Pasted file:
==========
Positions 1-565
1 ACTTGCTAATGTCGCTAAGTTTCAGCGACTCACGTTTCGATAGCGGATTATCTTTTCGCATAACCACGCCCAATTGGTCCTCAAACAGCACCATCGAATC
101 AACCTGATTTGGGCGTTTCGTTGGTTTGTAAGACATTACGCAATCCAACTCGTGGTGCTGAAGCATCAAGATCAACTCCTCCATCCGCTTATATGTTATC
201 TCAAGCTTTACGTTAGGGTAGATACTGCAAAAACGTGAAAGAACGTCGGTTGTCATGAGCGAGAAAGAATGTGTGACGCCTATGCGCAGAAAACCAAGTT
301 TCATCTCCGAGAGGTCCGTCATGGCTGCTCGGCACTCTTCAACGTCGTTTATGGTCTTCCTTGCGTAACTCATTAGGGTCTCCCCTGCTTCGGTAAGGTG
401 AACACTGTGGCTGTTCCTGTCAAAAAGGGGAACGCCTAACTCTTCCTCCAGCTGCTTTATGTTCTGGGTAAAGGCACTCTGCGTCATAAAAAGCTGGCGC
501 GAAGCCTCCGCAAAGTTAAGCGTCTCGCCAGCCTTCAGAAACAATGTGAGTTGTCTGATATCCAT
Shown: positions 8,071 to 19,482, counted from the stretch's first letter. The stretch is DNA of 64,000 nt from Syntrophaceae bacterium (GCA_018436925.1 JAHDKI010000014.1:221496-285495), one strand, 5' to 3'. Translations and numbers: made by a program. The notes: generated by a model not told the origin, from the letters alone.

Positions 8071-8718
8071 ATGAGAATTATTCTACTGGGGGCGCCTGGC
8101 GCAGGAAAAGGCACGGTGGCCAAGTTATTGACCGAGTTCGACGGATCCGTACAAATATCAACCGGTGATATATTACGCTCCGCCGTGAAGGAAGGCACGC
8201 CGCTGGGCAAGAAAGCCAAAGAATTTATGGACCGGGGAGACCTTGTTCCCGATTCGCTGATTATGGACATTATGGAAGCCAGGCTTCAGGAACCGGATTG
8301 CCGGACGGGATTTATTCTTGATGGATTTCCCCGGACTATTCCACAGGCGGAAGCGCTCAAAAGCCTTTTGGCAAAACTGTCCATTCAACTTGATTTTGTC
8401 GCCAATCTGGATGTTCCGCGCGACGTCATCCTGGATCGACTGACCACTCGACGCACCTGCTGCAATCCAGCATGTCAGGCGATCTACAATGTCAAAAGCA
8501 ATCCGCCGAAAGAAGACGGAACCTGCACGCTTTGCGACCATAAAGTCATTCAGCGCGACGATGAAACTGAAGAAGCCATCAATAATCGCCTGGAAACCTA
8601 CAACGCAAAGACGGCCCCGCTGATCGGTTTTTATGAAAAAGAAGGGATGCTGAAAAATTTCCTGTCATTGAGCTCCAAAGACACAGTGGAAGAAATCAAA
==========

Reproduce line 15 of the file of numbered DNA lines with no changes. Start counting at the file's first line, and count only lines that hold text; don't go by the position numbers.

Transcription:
8501 ATCCGCCGAAAGAAGACGGAACCTGCACGCTTTGCGACCATAAAGTCATTCAGCGCGACGATGAAACTGAAGAAGCCATCAATAATCGCCTGGAAACCTA